Twitter shares those two unenviable characteristics with Second Life, and whilst I am breaking my own promise not to blog about them, I feel today is an important day for Twitter: Today is the day Twitter failed the Macworld test.

At yet another critical moment where the start-up had an opportunity to impress, their service failed leaving their user base frustrated and wondering why they can't cope with the demand.

Along with Second Life, that storyline sounds a lot like what happened to Friendster, doesn't it?

Pete Cashmore writes, "Downtime has become par for the course for Twitter during big news events (especially those pertaining to the tech industry, which makes up a sizable portion of the Twitter userbase), with the company having nearly 6 days of downtime in 2007 according to a recent report from Pingdom."

Like many of my colleagues and geeks around the world, I was in the office today trying to follow the goings-on at the annual Apple love fest. As I am much less interested in the blow-by-blow from the real Steve Jobs, I was looking forward to Daniel Lyons' satire. But much to mo my despair Fake Steve Jobs' live account of the proceedings was nowhere to be found.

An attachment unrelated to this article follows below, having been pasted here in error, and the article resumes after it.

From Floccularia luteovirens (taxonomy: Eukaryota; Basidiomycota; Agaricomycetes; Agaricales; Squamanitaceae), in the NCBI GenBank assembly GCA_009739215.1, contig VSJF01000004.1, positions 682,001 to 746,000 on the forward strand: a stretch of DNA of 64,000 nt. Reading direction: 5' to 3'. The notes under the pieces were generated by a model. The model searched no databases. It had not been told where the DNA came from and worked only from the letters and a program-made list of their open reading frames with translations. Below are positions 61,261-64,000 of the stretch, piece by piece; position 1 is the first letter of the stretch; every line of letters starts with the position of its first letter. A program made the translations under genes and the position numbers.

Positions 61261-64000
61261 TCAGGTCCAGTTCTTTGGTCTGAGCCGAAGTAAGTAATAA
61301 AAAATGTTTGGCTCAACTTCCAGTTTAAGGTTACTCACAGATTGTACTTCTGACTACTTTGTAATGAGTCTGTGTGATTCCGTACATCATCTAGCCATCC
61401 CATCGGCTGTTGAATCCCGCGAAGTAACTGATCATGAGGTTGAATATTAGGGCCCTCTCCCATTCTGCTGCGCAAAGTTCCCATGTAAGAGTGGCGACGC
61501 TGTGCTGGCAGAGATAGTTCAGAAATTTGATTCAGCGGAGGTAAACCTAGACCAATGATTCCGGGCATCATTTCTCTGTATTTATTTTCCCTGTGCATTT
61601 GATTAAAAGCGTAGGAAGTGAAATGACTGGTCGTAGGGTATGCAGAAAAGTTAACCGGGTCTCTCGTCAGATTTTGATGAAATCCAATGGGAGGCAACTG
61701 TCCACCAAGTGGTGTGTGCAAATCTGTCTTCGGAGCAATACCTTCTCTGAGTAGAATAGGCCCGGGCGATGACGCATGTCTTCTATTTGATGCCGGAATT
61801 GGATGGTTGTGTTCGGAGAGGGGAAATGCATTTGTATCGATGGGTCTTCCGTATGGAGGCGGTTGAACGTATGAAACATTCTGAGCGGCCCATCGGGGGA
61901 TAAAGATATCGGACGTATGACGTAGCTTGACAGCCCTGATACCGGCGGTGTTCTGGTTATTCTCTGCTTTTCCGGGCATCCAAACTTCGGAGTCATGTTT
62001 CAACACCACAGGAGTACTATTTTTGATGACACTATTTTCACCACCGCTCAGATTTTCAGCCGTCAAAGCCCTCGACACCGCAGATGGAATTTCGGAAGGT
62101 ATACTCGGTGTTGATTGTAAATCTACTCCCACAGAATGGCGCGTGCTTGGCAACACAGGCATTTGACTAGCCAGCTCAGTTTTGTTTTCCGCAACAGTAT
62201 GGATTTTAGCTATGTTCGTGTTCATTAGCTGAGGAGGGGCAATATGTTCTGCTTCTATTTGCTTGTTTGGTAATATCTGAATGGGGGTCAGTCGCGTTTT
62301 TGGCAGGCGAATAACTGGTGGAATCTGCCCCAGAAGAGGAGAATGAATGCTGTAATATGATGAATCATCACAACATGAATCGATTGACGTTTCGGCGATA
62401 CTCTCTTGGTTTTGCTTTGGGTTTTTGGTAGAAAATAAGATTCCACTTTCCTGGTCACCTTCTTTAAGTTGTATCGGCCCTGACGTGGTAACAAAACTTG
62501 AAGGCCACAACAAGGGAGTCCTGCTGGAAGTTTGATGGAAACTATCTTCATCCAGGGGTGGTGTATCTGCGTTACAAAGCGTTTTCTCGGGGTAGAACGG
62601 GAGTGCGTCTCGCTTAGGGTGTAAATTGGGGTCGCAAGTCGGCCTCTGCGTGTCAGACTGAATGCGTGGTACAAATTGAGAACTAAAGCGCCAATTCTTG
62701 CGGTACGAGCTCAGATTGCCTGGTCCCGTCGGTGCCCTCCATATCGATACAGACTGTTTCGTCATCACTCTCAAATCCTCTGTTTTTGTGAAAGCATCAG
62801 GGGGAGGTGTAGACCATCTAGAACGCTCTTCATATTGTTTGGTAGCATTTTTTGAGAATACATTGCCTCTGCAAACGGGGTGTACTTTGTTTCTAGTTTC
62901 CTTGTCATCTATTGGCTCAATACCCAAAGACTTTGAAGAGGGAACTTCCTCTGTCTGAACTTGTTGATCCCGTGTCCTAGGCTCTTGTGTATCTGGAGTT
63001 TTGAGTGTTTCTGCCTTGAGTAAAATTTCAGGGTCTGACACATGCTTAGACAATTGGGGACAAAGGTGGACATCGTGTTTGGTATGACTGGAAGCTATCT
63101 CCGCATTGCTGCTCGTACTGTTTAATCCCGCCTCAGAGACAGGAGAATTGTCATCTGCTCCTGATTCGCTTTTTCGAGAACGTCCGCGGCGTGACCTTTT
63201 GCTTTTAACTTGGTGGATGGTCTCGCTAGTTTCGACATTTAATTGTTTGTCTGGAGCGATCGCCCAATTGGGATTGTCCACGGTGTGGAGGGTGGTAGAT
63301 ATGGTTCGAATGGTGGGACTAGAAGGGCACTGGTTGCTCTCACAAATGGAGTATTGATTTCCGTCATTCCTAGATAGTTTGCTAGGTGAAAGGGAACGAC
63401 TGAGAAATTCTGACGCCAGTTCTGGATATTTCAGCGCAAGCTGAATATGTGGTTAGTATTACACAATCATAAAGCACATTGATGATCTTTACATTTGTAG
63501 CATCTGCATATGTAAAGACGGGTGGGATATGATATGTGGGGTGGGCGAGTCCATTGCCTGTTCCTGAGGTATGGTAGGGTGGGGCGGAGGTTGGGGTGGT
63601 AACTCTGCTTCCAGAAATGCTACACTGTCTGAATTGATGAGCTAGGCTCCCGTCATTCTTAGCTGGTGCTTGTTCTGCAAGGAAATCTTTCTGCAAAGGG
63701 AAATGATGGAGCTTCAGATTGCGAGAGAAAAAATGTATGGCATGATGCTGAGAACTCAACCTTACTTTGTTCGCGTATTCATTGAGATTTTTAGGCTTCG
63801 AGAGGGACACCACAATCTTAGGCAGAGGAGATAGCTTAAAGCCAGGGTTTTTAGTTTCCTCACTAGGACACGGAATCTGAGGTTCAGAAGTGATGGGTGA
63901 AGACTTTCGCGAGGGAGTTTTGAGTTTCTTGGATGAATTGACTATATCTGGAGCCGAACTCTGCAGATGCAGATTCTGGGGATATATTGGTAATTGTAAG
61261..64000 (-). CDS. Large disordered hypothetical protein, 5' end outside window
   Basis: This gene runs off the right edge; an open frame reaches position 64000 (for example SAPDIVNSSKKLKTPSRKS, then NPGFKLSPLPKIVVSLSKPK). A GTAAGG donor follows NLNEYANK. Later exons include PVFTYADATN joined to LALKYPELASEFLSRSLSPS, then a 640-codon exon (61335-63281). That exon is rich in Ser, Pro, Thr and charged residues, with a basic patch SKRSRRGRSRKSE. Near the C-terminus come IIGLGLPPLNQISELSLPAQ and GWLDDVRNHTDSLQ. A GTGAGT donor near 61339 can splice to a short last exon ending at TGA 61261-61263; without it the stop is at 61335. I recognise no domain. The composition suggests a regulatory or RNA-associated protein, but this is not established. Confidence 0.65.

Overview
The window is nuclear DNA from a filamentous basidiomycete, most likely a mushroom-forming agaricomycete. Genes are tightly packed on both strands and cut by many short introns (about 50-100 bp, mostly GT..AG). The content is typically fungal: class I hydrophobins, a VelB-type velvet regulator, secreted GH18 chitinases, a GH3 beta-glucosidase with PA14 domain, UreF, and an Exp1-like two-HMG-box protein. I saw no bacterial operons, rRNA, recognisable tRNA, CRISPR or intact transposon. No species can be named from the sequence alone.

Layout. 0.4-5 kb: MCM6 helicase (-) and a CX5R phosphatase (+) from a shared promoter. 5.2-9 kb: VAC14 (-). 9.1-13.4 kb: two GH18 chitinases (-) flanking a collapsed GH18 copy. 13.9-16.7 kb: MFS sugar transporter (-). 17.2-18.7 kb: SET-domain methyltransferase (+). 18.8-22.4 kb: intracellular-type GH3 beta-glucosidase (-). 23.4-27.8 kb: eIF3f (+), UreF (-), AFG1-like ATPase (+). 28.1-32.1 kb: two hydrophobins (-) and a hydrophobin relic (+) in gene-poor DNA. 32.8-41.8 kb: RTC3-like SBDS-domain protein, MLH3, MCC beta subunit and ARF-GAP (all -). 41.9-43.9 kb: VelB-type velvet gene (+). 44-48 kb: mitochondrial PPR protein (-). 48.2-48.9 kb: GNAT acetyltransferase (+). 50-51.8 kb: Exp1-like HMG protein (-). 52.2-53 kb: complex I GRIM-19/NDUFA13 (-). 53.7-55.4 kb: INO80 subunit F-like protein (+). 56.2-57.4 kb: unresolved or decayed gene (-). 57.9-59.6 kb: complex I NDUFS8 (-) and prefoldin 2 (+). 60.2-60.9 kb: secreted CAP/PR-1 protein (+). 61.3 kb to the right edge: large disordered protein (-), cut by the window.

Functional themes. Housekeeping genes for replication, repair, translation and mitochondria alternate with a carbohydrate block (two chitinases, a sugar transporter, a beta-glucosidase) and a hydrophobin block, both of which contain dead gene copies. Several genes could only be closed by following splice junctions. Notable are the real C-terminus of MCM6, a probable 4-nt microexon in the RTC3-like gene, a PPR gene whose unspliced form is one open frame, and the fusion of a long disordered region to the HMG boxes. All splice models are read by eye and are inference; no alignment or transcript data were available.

He planned to "live blog" the event, but for whatever reason he decided to use Twitter instead.

Big mistake.

Shortly after the start of the real Steve Job's keynote, the lights went out at Twitter.

As I mentioned in my 2008 co-predictions, I think Twitter's investors will begin questioning Biz Stone about his company's viability. From the looks of things after tonight's fiasco, many Twitter fans are falling out of favour or at least raising some serious questions about why this keeps happening.

Here are a links to a few blogs discussing the story. Several of them use Twitter regularly, have given favorable reviews of the service and have generally supported Twitter in the past:

Now we know what Twitter's good for: not much

Hey, Steve — you broke the Internet
Mathew Ingram

Twitter Fails Macworld Keynote Test

Steve Jobs Speaks. Twitter Goes Down.

By the way, the fact that I don't rate Twitter as a business has not stopped me from enjoying a does of Twittervision now and again.